NHS bosses could go to court in a bid to stop the second day of a planned strike by tens of thousands of nurses. A letter from NHS Employers to the Royal College of Nursing said it received “clear legal advice” that could halt the May 2 walkout. NHS heads believe the RCN mandate to strike expires 20 hours before the walkout ends.
The 48-hour strike, from April 30 to May 2, comes after the union rejected a five per cent pay deal. It will hit A&E, cancer services and intensive care at 130 NHS bodies.
NHS Employers CEO, Daniel Mortimer, said: “The RCN ballot for industrial action ended at midday on 2nd November 2022 and allows the union six months to undertake any action approved by that ballot.
“NHS Employers has written to the RCN stating our view – on behalf of trusts in England, and with clear legal advice – that the RCN’s mandate for industrial action ends at midnight on Monday 1st May.
“We have therefore asked the RCN to amend its guidance regarding any action planned for Tuesday 2nd May 2023.”
The RCN insists the strike is lawful and has told the NHS it will “forcefully resist” attempts to seek a High Court injunction and seek legal costs if the bosses’ bid failed.
In a letter, the union said: “The law does not recognise part of a day and a day extends until its last moment, namely midnight.
“That being the position, I trust you agree that our strike action on 2 May 2023 until 8pm or the start of the night shift does have the support of the ballot and is lawful.”
RCN general secretary, Pat Cullen, said the union would “immediately” ballot members when the current mandate ran out.
She warned: “If that ballot is successful, it will mean further strike action right up until Christmas.”
The NHS Confederation urged the RCN to reconsider staffing critical services during the upcoming strike. And mental health chiefs warned of “dire consequences” to the safety of patients.
In December, the RCN agreed some derogations – areas of care where unions agree to provide staffing during industrial action. But it has said there will not be any this time.
Meanwhile, Downing Street again rejected medical chiefs’ calls for a conciliation service to broker talks between junior doctors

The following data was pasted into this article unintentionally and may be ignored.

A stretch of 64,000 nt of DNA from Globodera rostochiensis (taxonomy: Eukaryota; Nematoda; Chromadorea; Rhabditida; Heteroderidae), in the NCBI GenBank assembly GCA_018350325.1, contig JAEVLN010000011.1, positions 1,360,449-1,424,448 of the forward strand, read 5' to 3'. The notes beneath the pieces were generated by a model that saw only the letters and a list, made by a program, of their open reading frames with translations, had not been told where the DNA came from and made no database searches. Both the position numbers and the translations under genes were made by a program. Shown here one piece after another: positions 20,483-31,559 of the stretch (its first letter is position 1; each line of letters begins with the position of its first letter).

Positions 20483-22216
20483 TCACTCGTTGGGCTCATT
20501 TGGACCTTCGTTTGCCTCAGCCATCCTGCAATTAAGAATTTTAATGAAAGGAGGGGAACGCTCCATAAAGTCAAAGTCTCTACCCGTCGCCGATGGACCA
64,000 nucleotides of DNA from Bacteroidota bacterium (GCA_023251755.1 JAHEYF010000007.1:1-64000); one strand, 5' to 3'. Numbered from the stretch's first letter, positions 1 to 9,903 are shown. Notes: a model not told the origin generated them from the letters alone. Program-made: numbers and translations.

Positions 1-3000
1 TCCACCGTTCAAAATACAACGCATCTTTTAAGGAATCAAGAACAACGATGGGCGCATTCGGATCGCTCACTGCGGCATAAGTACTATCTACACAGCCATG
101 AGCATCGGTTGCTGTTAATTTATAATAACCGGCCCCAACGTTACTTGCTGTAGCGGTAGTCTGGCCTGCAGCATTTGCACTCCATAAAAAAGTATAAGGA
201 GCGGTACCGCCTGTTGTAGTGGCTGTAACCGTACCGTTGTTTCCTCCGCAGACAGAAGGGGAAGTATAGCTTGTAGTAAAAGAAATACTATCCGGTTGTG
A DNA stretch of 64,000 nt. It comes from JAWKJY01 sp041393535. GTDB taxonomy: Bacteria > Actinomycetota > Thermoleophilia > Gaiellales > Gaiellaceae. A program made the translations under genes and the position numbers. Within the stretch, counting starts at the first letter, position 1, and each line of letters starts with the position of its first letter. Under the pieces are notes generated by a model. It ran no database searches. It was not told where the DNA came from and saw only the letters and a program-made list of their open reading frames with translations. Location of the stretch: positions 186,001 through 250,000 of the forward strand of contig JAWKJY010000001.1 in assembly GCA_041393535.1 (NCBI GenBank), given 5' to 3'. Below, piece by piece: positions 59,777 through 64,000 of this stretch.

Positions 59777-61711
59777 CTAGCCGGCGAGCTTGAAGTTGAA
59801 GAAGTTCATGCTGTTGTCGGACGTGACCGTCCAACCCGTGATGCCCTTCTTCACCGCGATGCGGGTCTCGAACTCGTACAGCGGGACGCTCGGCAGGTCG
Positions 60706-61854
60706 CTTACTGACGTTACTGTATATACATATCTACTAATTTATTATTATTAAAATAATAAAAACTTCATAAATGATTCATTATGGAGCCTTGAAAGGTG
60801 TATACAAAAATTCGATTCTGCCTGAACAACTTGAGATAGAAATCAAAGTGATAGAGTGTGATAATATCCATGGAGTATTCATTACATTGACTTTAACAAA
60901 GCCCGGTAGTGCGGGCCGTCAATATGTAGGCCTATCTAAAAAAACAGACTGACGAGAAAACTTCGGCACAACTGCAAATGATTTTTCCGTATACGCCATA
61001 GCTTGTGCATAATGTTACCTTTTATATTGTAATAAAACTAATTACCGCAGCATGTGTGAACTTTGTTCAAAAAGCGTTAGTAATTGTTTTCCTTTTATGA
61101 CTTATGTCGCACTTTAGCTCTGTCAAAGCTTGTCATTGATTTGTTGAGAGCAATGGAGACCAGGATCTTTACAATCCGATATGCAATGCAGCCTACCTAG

seeking a 35 percent catch-up pay rise and the Government.
The Prime Minister’s spokesman said Health Secretary Steve Barclay would speak to the British Medical Association when it paused strike action and “moved away” from the starting position of 35 percent.
The BMA asked the Government last week to enter talks with arbitration body Acas to end the dispute.
Department of Health and Social Care permanent secretary, Sir Chris Wormald, told MPs yesterday third-party mediation was “not the Government’s preferred route”.
BMA council chairman, Professor Philip Banfield, said “there is no number set in stone” when it comes to a 35 per cent rise.
He said: “Do we have any pre-conditions? No, we don’t. This is all coming from the Government side who want to negotiate from a position where they have already decided what the answer is.”
Professor Dame Helen Stokes-Lampard, who chairs the Academy of Medical Royal Colleges, urged both sides to show flexibility and return to the negotiating table.
She said: “We have the longest waiting lists in NHS history, for reasons we all understand – the pandemic compounded by over a decade of under-investment in our service – and we have a body of junior doctors who are hurting.
“They are angry, they are frustrated and they are burnt out, and they are leaving our profession in droves. They need looking after.”
Ambulance workers from the Unite union are to walk out alongside nurses and teachers on May 2.
Nearly 200,000 hospital appointments and procedures in England had to be rescheduled when tens of thousands of junior doctors staged a 96-hour strike in a dispute over pay between April 11 and 15.
Thousands of other appointments have been cancelled or delayed because of strikes by other unions, including the RCN.
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